My visit to France was orchestrated through Quintessential Wines and Georges Duboeuf Wines. Every bit of it had to do with meeting owners and/or winemakers for each place visited, in formal or informal settings, and sometimes both. All were located in the Beaujolais region of France, starting in the north and then moving southward. Time varied at each château, and each time I listened intently, while the photographer inside of me was also inspired and on pointe.

I’m a true believer that a picture is still worth a thousand words and are for quiet enjoyment. So, I’ll give you a few words and restrain from going overboard in the verbiage department. Enjoy yourself here, in St. Amour, France.


We bagan a media tour at  Château de St. Amour, owned by the very sweet and genuinely authentic Sidaurin family, with their onsite winemaker, while the Duboeuf family guides the winemaking process.

On this tour, the one item that really struck me, as being much more Europen than my own California wineries I’ve worked for and visited for stories, is their use of cement fermenting and aging tanks. I did work for Foppiano for nearly nine years, where I first learned about cement tanks… They have an entire wall devoted to being a cement holding tank; but, I haven’t seen anything like these small holding tanks in other countries. The sizes of these tanks range from 70 to 10,000 gallons, and they can also be larger (as in my Foppiano example). When you enter their cellars, aromatic history plays an important welcoming role.

winemaker and tanks

In this photo, Romain Teytea (right, working with Georges Duboeuf Winery) is interpreting the history of the wine cellar and their procedures, as told to him by the winemaker.



owner/grandparents and their adorably shy granddaughter.

I can only imagine the amount of intimidation for such a young child and so many “big” people; curious, yet cautions. She braved through it, though, and I was able to get a smile and nearly a goodbye wave had her arms not been full, as we departed. It’s was a true wine and food experience entrenched with Roman and French history, generosity, and a special camaraderie. Such a visit!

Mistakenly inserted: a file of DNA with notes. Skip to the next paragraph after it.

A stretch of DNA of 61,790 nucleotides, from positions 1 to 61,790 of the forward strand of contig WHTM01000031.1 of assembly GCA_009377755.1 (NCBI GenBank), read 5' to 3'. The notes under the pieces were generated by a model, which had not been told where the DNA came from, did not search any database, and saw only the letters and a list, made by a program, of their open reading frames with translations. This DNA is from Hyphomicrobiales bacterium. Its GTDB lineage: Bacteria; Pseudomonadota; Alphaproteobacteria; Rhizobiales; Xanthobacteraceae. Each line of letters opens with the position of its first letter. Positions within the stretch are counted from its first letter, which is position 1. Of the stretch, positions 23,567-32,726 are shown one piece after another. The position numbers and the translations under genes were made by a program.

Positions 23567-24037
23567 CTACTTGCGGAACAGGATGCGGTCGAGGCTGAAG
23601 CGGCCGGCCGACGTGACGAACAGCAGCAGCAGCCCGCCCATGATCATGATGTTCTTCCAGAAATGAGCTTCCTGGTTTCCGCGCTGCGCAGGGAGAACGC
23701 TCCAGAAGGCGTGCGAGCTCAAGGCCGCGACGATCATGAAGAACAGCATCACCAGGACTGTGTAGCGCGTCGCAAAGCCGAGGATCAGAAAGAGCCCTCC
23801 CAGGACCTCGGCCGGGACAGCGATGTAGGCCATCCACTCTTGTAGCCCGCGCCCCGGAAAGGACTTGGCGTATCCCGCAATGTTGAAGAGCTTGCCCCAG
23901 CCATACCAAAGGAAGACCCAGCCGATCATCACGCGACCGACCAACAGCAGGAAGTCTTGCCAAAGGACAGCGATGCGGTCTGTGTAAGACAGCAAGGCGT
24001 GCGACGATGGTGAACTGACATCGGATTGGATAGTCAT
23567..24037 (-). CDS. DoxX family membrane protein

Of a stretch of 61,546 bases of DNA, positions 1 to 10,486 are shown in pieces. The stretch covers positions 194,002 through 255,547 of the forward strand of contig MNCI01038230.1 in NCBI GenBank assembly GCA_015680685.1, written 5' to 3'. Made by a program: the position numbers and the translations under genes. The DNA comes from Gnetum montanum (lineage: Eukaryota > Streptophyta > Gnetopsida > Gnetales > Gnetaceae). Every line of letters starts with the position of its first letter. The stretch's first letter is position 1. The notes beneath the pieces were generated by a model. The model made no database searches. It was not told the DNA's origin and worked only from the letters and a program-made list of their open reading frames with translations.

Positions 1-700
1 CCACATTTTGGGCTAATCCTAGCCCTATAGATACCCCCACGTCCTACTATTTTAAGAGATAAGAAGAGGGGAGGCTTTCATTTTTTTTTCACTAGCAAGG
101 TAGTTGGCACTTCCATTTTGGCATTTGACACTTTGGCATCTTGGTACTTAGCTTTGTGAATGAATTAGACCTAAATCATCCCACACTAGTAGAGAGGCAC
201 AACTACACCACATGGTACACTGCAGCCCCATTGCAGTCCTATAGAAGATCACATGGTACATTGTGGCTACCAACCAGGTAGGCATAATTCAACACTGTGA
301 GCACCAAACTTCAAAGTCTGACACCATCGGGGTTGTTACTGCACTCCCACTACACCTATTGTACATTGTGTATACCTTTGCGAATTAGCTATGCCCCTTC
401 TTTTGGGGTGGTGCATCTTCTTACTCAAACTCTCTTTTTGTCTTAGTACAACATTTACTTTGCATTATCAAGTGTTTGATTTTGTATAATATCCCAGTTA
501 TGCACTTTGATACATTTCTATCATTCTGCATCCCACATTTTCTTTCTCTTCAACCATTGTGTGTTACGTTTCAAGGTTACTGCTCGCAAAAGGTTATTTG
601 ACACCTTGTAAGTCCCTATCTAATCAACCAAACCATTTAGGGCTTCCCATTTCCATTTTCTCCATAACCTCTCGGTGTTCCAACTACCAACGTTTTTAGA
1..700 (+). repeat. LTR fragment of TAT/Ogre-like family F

Interesting facts about the château from Quintessential Wines and Château de St. Amour:

The south-facing vineyards of the Estate include 49.4 acres, where most of the vineyards are more than 20 years old and trellised in the traditional Gobelet style. Harvest is conducted manually, in whole bunches. Semi-carbonic maceration and malolactic fermentation take place in temperature-controlled stainless steel vats. The wines see no oak. The Sidaurin family owns the Estate and has been aligned with Les Vins Georges Duboeuf for many years.

– Romain and winemakeraklgh;asehalsna



Château de St. Amour ~ Photo Perspective

Greeted by We began our tour in their chateau’s wine cellar, walking through a large ban door. Cement floors, aromas of past harvests, and a working of preparation for their incoming. This was the end of July. Literally the cellar of their home. How intoxicating harvest must be for them, when grapes arrive at the chateau.

Picnicking at Home

Château de Saint-Amour is the northernmost and smallest region of Beaujolais, France. Their estate has a kind of down-home-chateau charm that just draws you in. The “romance” of wine is especially pronounced in this region by virtue of its “amour” name. (Amour is French for love, and you might already know that. This is a “just in case.”) This estate exudes a homey comfort; a true living-working, grape farm. Imagine for a moment, you’ve arrived.

This photo of the Chateau on the wine label honors this silky smooth and great “entry” wine for anyone daring to cross over from white to the red side of wine. (Red wine lovers have every reason to love it, too.) It’s 100 percent Gamay… I believe once you’ve tried Gamay, you’ll never see red wine quite the same way. Similar to the body of a classic, gentle, and well-rounded Pinot Noir, Gamay is in the same wine weight category. Think French onion soup with Gruyère cheese, positioned on a toasted baguette smothered in butter, resting on sweet, white onions, in a savory beef broth. Now, you sip Château de St. Amour’s Gamay, and you know you’ve hit paydirt.

The lovely, long-standing garden touches, a small stable at the back of the gardens; because, the small child “likes to horseback ride.” It seems I’m always allowed to roam freely with my camera and get to know any property; so, I walked to the back of their gardens and discovered their very friendly horses. I curiously discovered their intimate spaces. It does allow for a bit of snooping and I’m always looking for the money shot; something that will deliver real emotion. This chateau is a major, family investment; I instinctively knew that investment. Owning my own family business, I’ve leaned it well over the last 30 years. With grandparents on-site, helping to raise an infant into childhood, hope is alive, well, and all is blooming.